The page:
Monday, August 3, 2009

August Carnival of Breastfeeding: Prepared for Life

Welcome to August's Carnival of Breastfeeding! This month our posts are on the World Breastfeeding Week themes "Prepared for Life" and "Breastfeeding in Emergencies." Be sure to check out the posts from our other Carnival participants linked at the end of this one.

This is an old post that I wrote in July of 2008 when I was thinking about the implications of formula feeding during disasters.

I live in South Florida and our first hurricane of the season was brewing out there in the Atlantic, threatening Bermuda, as it gained force and became a category 3. I've lived in this area pretty much my entire life and have been very lucky to only suffer minimal damage during a hurricane. I've lived through three horrible ones: David, Andrew and Wilma. Wilma hit the closest to home and was actually one of the Top 5 most costliest hurricanes, with damages in excess of $29 billion. At our home we lost power for about a week and were forbidden to even drive for many days. All the trees in my neighborhood were annihilated. We couldn't cook, we lost all of the food in our refrigerator, the stores were all shut down, lines at the gas stations went on for miles, we took cold showers in the dark, etc etc. It was pretty awful, but we were all alive and safe and there was minimal damage to our home, so we couldn't really complain (this was two mere months after Katrina).
Back then I was young, single and carefree and didn't have any kids, so it never crossed my mind how people who rely on formula were feeding their children. Now that I have a son I do worry about hurricanes, but at least I know that regardless of what happens, I'll be able to feed my child!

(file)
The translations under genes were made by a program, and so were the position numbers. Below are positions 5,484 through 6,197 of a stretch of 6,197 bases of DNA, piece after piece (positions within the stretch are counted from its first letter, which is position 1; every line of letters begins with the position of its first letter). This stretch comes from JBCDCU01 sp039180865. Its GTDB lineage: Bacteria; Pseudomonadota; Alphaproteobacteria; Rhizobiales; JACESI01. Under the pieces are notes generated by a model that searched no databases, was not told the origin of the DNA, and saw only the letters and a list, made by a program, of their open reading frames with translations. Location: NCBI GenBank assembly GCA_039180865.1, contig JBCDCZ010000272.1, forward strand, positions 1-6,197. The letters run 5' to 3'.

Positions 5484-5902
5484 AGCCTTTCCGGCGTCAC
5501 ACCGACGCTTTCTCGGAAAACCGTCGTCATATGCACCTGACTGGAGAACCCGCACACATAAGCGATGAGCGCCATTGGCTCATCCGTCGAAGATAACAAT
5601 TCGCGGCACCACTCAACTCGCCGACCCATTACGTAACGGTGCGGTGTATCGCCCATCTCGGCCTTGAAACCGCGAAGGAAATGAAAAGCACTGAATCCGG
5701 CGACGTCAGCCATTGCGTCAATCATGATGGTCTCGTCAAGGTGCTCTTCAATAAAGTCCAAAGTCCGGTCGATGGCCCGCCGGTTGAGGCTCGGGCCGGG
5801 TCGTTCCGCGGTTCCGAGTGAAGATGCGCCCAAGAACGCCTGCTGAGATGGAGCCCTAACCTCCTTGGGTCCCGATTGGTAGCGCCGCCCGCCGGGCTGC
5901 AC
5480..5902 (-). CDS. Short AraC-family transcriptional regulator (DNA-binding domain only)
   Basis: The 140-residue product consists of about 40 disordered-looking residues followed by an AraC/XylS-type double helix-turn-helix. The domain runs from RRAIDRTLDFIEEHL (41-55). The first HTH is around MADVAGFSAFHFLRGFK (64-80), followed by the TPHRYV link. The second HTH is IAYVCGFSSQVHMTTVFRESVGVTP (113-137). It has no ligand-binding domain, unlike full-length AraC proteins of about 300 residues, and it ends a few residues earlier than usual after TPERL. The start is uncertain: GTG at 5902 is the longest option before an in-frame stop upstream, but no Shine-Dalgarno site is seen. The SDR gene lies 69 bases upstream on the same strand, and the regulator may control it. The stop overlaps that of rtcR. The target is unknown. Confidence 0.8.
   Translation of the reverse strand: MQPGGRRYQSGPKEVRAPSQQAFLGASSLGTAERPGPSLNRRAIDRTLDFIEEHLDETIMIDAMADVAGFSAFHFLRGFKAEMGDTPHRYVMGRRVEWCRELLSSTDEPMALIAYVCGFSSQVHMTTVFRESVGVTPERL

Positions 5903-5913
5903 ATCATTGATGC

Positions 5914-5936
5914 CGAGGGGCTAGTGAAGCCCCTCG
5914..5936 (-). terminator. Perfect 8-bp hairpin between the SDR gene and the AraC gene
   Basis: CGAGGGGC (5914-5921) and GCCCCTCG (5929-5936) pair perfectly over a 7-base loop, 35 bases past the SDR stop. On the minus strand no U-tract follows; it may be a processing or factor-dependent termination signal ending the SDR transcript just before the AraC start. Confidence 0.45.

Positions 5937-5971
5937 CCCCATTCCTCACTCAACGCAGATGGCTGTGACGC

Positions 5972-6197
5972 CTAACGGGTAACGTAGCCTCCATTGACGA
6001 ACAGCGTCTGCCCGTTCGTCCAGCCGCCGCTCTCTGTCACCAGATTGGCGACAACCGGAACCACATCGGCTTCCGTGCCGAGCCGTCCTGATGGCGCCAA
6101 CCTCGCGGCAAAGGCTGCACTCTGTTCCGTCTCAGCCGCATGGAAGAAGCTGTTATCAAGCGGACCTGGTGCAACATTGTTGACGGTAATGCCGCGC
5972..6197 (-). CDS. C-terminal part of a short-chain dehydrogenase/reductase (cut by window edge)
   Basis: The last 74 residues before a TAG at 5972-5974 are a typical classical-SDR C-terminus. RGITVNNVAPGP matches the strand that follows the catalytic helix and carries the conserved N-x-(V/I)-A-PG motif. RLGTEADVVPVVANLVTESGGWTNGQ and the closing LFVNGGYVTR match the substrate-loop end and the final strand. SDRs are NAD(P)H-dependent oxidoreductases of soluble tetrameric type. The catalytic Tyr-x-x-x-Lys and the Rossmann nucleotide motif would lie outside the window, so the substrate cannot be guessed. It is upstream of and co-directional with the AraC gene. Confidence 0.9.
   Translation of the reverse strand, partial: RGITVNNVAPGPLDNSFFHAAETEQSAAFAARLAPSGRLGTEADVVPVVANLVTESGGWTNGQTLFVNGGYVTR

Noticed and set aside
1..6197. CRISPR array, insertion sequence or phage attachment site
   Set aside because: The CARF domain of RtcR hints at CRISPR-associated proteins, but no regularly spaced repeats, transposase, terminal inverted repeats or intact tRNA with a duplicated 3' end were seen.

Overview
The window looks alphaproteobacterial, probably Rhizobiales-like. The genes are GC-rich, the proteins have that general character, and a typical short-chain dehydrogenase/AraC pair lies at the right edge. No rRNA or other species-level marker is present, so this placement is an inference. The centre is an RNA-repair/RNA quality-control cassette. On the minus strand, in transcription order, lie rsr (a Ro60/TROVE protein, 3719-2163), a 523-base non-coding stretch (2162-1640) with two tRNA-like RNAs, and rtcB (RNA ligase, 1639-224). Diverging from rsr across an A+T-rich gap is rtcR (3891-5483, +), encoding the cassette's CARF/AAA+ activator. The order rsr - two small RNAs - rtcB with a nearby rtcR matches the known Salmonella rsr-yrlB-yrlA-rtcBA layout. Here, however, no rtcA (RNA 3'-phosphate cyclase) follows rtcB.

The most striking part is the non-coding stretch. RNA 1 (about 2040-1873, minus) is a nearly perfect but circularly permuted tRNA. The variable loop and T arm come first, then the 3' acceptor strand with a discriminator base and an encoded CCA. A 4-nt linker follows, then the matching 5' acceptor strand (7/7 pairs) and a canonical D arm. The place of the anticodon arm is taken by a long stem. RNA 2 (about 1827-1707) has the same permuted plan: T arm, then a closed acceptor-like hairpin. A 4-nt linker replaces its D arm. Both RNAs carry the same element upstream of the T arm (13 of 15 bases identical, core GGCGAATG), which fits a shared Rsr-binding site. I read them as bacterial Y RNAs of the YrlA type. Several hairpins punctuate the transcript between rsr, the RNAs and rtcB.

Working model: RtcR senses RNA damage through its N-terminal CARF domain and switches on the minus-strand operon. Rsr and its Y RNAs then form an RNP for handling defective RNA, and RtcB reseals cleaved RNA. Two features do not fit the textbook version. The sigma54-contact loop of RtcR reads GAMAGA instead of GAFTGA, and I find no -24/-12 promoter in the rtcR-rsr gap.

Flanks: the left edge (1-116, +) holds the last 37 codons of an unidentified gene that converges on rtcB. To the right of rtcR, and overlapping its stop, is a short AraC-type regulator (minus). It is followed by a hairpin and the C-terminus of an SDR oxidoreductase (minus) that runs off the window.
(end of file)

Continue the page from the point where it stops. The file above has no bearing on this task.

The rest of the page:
What did these parents do? I'm sure some were smart enough to stock up on bottled water and formula, but they couldn't sterilize any of the bottles or nipples. What if you're already poor and can't afford to stock up? What if water is in short supply? Once ready-to-serve formula is opened, it has to be refrigerated or discarded after an hour.
When you live in a place where nature can wreck havoc at a moment's notice, disaster preparedness is a must. The risks associated with feeding babies a human milk substitute are only compounded during a disaster. Ah, breast milk: sterile, free, nutritionally perfect for all infants and readily available, even without electricity or water!

Check out the other participants in this month's Carnival.

Fusion Parenting: Breastfeedin--Prepared for LIFE!
Motherwear Breastfeeding Blog: Breastfeeding in Emergencies
Hobo Mama: Prepared for Life: Breastfeeding in local and global crises
Zen Mommy: How breastfeeding has shaped my toddler's view of breasts
Pure Mothers: Marketing away real milk
Chronicles of a Nursing Mom: Tips for consistent & long-term breastfeeding success
Cave Mother: Three moments that make me thankful I breastfeed
Breastfeeding 1-2-3: Breastfeeding as a lifesaver in emergencies

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